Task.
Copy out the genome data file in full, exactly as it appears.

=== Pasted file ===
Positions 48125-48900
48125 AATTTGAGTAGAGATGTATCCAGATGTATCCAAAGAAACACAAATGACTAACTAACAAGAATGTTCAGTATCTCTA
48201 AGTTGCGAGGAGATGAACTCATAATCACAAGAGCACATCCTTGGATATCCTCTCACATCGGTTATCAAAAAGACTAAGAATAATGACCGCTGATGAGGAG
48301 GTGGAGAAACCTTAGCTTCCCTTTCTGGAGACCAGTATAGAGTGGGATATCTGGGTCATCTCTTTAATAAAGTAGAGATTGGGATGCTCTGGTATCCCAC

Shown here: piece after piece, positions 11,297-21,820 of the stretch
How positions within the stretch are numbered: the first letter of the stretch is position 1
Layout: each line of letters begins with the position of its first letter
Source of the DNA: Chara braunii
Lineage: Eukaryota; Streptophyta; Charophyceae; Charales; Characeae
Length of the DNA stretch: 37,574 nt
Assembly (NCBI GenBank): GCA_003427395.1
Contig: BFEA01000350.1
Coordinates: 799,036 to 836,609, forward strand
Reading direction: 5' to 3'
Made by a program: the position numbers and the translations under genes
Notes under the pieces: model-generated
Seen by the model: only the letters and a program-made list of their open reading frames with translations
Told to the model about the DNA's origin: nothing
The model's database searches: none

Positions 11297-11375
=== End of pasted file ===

Positions 48125-48900
48125 AATTTGAGTAGAGATGTATCCAGATGTATCCAAAGAAACACAAATGACTAACTAACAAGAATGTTCAGTATCTCTA
48201 AGTTGCGAGGAGATGAACTCATAATCACAAGAGCACATCCTTGGATATCCTCTCACATCGGTTATCAAAAAGACTAAGAATAATGACCGCTGATGAGGAG
48301 GTGGAGAAACCTTAGCTTCCCTTTCTGGAGACCAGTATAGAGTGGGATATCTGGGTCATCTCTTTAATAAAGTAGAGATTGGGATGCTCTGGTATCCCAC

Shown here: piece after piece, positions 11,297-21,820 of the stretch
How positions within the stretch are numbered: the first letter of the stretch is position 1
Layout: each line of letters begins with the position of its first letter
Source of the DNA: Chara braunii
Lineage: Eukaryota; Streptophyta; Charophyceae; Charales; Characeae
Length of the DNA stretch: 37,574 nt
Assembly (NCBI GenBank): GCA_003427395.1
Contig: BFEA01000350.1
Coordinates: 799,036 to 836,609, forward strand
Reading direction: 5' to 3'
Made by a program: the position numbers and the translations under genes
Notes under the pieces: model-generated
Seen by the model: only the letters and a program-made list of their open reading frames with translations
Told to the model about the DNA's origin: nothing
The model's database searches: none

Positions 11297-11375